Testing our skills…

While I may not shop there frequently, I sure spend a lot of time at my local Petsmart.  It is a favorite place to take the dogs to work in a real-life, high distraction environment.  I go there so frequently that most of the managers and employees know me.  Sometimes I get some… unfriendly… looks because I spend hours there and don’t buy anything.  But there are few other places as perfect for testing our training skills.

One of the things I love about working in petstores is the ultra concentrated distractions.  In this one space there are people, dogs, carts, cats, birds, rodents, music, toys, food/treats at nose level, potty smells, vet clinic smells, and groomer smells… I mean this place has it all and it’s rolled up in a nice real-world environment.  There are surprises around every corner, potential for unexpected run-ins , and there is always the real-world walk from the car to the store.

Petstores are really excellent training resources for people that I think go so under-used.  There are really not too many other places that provide the real-world environment coupled with the crazy level of distractions involved.  Want to really test your heelwork, see if you can keep your pups focus on you and not on all the food/toys/treats at nose level.  Proofing a down-stay…how about a down-stay in the middle of the store with people/carts/dogs walking around?  Although my dogs’ walks are generally for them and they can have all 6ft of their leash, I use trips to the pet store as awesome training exercises.

There are opportunities all around to practice training in real-world environments and with real-world distractions.  When we go to doggie events (carnivals, park events, etc), I always do a first “round” practicing obedience or tricks before I take time to look at vendors.  Events like this provide more real world, high distraction practice for behavior–if your dog can work through these environments … he can probably work anywhere!

One of the biggest complaints I hear from people is that their dogs have low level of compliance outside of the training school and outside of the home.  I think many people set their dogs up to have low-level of compliance.  They take their dogs to the store, to the park, to events and have no requirement for behavior.  Owners have inadvertently taught their dogs to ignore cues when out and about…. that’s a hard thing to swallow for most owners, but it’s the truth.  People want to simply run and and run out of a store to get what they need and allow the dog to pull, sniff, roam, and wander all around.   What does that teach the dog?  It sets a precedent that they are not only allowed but supposed to be wild in this environment (since it’s heavily reinforced by having fun!).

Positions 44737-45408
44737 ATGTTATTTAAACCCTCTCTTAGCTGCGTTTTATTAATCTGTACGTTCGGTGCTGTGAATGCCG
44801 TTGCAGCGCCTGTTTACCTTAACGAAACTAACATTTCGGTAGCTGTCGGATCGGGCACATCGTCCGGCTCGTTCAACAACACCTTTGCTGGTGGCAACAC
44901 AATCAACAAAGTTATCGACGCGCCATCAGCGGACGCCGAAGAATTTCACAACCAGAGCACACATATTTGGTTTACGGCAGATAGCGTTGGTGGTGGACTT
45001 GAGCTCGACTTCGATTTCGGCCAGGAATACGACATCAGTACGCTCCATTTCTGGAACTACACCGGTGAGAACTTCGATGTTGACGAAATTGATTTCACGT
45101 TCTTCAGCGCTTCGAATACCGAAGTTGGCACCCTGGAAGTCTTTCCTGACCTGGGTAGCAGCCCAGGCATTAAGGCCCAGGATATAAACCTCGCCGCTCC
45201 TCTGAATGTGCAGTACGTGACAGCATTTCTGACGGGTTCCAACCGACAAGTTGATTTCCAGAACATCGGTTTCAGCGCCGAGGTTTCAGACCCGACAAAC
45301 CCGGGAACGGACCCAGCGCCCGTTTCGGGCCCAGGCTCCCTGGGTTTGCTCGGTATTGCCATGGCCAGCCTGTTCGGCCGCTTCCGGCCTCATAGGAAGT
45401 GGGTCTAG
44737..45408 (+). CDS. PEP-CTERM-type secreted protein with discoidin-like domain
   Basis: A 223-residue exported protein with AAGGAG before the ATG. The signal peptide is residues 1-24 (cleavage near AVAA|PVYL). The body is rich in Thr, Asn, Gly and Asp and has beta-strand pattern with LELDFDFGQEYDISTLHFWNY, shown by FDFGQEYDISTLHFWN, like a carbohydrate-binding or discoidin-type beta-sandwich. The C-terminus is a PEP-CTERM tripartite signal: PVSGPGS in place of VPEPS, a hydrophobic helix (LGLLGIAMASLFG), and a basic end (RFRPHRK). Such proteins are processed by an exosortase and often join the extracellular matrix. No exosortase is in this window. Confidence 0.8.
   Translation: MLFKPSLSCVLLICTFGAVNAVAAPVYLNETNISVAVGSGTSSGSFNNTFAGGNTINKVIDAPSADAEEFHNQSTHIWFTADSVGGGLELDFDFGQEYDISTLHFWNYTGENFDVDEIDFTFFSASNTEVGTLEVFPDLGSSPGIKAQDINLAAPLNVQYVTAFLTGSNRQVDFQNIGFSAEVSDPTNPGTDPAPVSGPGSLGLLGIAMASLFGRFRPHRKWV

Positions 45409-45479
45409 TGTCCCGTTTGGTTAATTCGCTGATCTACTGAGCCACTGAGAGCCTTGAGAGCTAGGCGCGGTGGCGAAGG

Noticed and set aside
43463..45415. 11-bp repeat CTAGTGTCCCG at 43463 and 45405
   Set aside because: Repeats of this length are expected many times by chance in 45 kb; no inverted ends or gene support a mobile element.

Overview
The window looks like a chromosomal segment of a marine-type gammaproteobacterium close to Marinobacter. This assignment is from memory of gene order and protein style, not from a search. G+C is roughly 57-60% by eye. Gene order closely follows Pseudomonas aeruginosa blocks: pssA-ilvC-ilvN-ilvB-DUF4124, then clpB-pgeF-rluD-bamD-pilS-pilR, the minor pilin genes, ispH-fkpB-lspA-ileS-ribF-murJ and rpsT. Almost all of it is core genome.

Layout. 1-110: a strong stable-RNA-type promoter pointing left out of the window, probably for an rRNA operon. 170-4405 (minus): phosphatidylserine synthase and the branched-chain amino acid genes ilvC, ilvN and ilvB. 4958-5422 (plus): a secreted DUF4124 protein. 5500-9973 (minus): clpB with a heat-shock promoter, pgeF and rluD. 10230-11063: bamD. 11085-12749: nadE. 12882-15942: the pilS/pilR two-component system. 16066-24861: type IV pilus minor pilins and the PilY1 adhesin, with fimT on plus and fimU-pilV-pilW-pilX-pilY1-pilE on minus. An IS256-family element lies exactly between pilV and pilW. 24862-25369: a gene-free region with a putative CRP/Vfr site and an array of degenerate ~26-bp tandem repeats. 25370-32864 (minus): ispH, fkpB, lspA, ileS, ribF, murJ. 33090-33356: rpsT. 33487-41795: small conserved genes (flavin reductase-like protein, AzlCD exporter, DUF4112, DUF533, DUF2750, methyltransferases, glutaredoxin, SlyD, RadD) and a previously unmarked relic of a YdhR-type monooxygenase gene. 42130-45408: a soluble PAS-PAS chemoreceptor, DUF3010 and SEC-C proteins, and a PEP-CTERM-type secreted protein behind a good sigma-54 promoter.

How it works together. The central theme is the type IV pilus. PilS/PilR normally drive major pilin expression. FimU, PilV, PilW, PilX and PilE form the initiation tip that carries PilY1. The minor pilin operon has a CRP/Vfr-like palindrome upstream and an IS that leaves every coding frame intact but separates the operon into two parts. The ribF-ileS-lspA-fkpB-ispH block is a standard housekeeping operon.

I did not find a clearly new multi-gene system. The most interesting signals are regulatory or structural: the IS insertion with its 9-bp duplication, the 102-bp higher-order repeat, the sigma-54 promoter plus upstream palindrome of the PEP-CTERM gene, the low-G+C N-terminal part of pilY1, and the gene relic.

Petstores are really great resources to practice all sorts of behaviors and reinforce that even outside the house and training classroom that it’s beneficial for the dog to listen to your cues.  Remember to start small and reinforce heavily at first.


About Success Just Clicks

I'm a dog trainer and enthusiast who moonlights as a blogger and custom tug-toy maker.
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2 Responses to Testing our skills…

  1. Catalina says:

    I took Tibby to a Petsmart for the first time last week. I would like to take her more often, but the store is 1 1/2 hour drive. How do you get your dog to take treats or calm down enough to do training? She took one treat and then she was too excited to pay attention. I guess go more often would make Petsmart not as exciting – anything else?

  2. Jess Davis says:

    I made the mistake of not minding when Cohen was given treats by strangers when out and about — at parks, at our local stores, etc. Now she’s very difficult to keep focused in these environments. It seems like regardless of the value of treats I’m using nothing is quite as exciting as the mystery milkbone behind the counter.

    As of now I’m cutting off her being treated by strangers (or at least trying to — when we were at the beach yesterday two separate strangers gave her food when she came to say hello… ugh). Working at a PetSmart is a great idea. Right now Cohen is normally very distracted by the smells and noise while in there, but if I work on her focus with distractions a bit more I expect I’ll see improvement.

    I admit I’ve been lazy with training since it’s gotten so cold. The cold weather makes working at a large pet store even more appealing. Thanks.

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